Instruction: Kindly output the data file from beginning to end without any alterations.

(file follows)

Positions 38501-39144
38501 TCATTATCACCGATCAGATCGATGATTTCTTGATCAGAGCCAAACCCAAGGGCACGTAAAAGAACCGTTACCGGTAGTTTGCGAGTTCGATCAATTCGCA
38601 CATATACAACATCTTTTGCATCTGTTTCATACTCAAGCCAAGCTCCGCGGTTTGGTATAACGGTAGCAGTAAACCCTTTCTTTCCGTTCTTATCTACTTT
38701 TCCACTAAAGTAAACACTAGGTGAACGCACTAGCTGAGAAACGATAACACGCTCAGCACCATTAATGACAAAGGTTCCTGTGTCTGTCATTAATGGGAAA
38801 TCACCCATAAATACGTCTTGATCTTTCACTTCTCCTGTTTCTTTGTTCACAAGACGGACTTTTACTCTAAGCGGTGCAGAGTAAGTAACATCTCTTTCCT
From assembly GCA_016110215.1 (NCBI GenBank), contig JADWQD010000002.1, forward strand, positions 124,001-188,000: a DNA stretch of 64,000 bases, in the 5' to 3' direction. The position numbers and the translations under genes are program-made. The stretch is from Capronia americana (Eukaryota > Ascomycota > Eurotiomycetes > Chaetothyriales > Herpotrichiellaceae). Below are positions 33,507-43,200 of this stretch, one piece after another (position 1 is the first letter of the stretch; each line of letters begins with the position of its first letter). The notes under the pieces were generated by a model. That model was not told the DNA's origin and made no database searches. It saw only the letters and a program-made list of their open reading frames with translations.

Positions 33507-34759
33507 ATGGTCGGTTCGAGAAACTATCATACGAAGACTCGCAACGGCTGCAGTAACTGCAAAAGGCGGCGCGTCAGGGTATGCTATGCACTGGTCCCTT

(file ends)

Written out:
Positions 38501-39144
38501 TCATTATCACCGATCAGATCGATGATTTCTTGATCAGAGCCAAACCCAAGGGCACGTAAAAGAACCGTTACCGGTAGTTTGCGAGTTCGATCAATTCGCA
38601 CATATACAACATCTTTTGCATCTGTTTCATACTCAAGCCAAGCTCCGCGGTTTGGTATAACGGTAGCAGTAAACCCTTTCTTTCCGTTCTTATCTACTTT
38701 TCCACTAAAGTAAACACTAGGTGAACGCACTAGCTGAGAAACGATAACACGCTCAGCACCATTAATGACAAAGGTTCCTGTGTCTGTCATTAATGGGAAA
38801 TCACCCATAAATACGTCTTGATCTTTCACTTCTCCTGTTTCTTTGTTCACAAGACGGACTTTTACTCTAAGCGGTGCAGAGTAAGTAACATCTCTTTCCT
From assembly GCA_016110215.1 (NCBI GenBank), contig JADWQD010000002.1, forward strand, positions 124,001-188,000: a DNA stretch of 64,000 bases, in the 5' to 3' direction. The position numbers and the translations under genes are program-made. The stretch is from Capronia americana (Eukaryota > Ascomycota > Eurotiomycetes > Chaetothyriales > Herpotrichiellaceae). Below are positions 33,507-43,200 of this stretch, one piece after another (position 1 is the first letter of the stretch; each line of letters begins with the position of its first letter). The notes under the pieces were generated by a model. That model was not told the DNA's origin and made no database searches. It saw only the letters and a program-made list of their open reading frames with translations.

Positions 33507-34759
33507 ATGGTCGGTTCGAGAAACTATCATACGAAGACTCGCAACGGCTGCAGTAACTGCAAAAGGCGGCGCGTCAGGGTATGCTATGCACTGGTCCCTT